This Fugitive Didn't Like His Mug Shot — So He Sent Cops a Selfie

When 45-year-old Donald "Chip" Pugh saw that Lima, Ohio, authorities announced a public search for him on Facebook, he wasn't concerned with being in trouble with the law so much as he was self-conscious about the mugshot accompanying the post. For the sake of better press, Pugh offered the police another photo, messaging them a selfie with the caption, "Here is a better photo. That one is terrible."

And they say millennials are vain. 

The police posted Pugh's decidedly less-cool mugshot after he allegedly failed to show up to his court date for a November DUI, the Washington Post reported. The Facebook post noted he is a a "person of interest in several other cases, including an arson and vandalism." 

To Pugh's credit — given the suit jacket, aviator sunglasses and better lighting — the selfie is a better shot. The police humored Pugh and included the new photo in the original Facebook post, but they wrote they would still like Pugh to make an IRL appearance.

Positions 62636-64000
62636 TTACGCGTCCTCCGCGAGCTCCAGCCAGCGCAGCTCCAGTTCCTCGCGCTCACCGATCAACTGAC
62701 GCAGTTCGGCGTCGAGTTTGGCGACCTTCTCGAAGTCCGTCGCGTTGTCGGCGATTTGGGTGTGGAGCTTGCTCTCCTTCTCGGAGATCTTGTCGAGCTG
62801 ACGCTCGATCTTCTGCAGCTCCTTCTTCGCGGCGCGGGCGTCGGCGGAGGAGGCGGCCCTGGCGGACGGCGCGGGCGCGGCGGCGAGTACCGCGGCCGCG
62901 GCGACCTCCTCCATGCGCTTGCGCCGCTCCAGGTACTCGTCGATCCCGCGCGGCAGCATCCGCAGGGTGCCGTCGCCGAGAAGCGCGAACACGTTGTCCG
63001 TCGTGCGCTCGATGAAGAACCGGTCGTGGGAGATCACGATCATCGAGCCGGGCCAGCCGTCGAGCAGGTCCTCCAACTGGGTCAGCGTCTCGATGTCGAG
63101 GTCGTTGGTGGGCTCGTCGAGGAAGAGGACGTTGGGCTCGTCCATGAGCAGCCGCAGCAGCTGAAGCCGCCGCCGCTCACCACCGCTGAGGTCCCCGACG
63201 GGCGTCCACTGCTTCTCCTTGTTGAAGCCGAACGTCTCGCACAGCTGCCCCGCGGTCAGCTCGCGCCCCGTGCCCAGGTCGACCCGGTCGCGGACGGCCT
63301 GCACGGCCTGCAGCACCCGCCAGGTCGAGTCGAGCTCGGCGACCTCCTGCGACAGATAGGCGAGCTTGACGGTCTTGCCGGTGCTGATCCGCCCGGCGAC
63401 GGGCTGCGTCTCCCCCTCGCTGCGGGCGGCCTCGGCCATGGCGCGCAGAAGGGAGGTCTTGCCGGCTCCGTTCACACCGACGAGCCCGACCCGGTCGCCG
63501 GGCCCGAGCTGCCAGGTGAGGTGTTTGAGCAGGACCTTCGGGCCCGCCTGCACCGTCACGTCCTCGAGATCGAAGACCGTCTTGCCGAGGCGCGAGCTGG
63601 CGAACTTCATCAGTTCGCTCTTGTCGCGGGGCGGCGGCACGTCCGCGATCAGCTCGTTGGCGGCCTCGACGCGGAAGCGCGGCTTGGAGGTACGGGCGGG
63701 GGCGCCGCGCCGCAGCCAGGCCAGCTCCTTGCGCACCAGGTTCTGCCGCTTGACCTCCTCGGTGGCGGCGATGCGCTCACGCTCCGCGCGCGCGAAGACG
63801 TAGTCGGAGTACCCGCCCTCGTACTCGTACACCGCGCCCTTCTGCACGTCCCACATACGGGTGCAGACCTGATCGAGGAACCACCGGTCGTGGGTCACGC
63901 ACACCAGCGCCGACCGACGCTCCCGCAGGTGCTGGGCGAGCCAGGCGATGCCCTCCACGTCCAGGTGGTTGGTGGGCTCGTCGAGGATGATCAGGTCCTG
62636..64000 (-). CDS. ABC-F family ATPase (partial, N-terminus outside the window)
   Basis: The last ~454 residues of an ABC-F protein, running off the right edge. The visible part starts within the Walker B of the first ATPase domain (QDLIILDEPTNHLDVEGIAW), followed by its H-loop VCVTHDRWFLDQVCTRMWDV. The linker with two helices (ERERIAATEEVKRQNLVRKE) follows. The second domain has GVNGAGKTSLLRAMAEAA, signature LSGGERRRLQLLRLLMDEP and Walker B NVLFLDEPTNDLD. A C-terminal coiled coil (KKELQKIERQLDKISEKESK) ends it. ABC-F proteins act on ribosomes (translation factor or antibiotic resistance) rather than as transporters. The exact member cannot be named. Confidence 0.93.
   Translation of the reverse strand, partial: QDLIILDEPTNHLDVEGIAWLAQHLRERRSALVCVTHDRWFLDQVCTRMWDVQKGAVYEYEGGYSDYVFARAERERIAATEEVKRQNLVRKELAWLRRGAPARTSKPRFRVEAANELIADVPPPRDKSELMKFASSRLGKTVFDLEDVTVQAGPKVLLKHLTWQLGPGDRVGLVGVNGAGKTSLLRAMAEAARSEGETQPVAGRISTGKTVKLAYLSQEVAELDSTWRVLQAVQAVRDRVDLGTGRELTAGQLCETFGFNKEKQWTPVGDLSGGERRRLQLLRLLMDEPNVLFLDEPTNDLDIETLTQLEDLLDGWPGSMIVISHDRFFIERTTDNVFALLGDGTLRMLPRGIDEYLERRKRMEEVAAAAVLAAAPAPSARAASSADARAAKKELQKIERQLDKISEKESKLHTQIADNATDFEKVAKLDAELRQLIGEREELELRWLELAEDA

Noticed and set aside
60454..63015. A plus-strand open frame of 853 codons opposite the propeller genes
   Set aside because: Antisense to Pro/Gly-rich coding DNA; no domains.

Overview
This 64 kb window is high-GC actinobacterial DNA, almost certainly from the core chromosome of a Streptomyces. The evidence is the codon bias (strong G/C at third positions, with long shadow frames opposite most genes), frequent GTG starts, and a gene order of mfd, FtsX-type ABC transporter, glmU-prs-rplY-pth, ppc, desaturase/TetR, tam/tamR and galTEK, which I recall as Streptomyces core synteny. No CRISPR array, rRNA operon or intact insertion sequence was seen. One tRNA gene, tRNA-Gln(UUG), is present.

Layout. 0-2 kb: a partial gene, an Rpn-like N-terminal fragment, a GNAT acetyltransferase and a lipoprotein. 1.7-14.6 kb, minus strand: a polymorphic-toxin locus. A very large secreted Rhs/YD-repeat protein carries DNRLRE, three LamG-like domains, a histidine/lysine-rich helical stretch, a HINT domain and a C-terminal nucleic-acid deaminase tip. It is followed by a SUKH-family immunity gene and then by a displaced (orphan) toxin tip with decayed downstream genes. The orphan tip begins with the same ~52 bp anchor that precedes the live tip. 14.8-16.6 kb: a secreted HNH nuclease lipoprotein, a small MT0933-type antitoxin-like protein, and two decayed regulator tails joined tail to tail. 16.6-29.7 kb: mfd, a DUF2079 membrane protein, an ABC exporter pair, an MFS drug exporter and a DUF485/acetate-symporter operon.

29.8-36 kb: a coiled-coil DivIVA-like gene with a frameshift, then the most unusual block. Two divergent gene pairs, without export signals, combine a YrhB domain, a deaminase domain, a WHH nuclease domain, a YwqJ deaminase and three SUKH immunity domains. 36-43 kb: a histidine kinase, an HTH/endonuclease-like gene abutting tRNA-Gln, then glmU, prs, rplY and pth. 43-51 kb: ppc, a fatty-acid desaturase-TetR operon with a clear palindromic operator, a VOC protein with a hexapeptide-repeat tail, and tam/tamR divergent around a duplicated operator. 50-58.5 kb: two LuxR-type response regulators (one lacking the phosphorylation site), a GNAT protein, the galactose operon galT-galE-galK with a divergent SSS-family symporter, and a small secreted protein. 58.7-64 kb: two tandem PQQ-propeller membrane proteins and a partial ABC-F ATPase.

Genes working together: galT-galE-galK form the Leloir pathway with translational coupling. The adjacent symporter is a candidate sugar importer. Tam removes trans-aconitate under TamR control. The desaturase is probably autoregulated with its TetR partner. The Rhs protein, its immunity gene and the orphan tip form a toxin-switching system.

Police captioned the selfie, "We thank him for being helpful, but now we would appreciate it if he would come speak to us at the LPD about his charges."

A local radio station dubbed Pugh "Idiot of the Day" and interviewed him on air, according to the Washington Post. When the show's hosts asked Pugh about his whereabouts, he refused to give himself away, joking that he was building tunnels to McDonald's with El Chapo. Pugh said he deliberately chose not go to court, telling the radio station, "Lima news put it out there like I burned down someone's house ... going around like Bonnie and Clyde. After this [Facebook post] took off like it did, I started having fun with it. ... I did it for all my idiot friends."

Pugh insisted the unfortunate mugshot makes him the ultimate victim of injustice. "They just did me wrong," he said, the Washington Post reported. "They put a picture out that had me looking like I was a Thundercat or somebody, man."

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Marie Solis

Marie is a Slay staff writer with focuses in culture and class. Her writing has appeared in Gothamist and the Awl. You can reach her at marie@mic.com.

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